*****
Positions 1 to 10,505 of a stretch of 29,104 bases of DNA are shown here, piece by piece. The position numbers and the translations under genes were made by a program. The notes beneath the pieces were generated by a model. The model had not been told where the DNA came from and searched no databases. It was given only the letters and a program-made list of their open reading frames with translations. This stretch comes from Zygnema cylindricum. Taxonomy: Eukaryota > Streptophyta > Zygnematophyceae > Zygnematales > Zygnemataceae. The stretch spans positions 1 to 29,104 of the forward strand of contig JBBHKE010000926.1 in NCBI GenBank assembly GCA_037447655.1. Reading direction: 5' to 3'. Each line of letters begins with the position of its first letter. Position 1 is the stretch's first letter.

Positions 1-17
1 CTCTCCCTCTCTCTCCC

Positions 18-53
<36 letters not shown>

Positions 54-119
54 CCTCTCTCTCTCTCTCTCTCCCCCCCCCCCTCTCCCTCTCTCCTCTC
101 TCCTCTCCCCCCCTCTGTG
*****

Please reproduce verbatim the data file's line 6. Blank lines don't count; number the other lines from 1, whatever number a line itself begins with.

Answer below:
Positions 54-119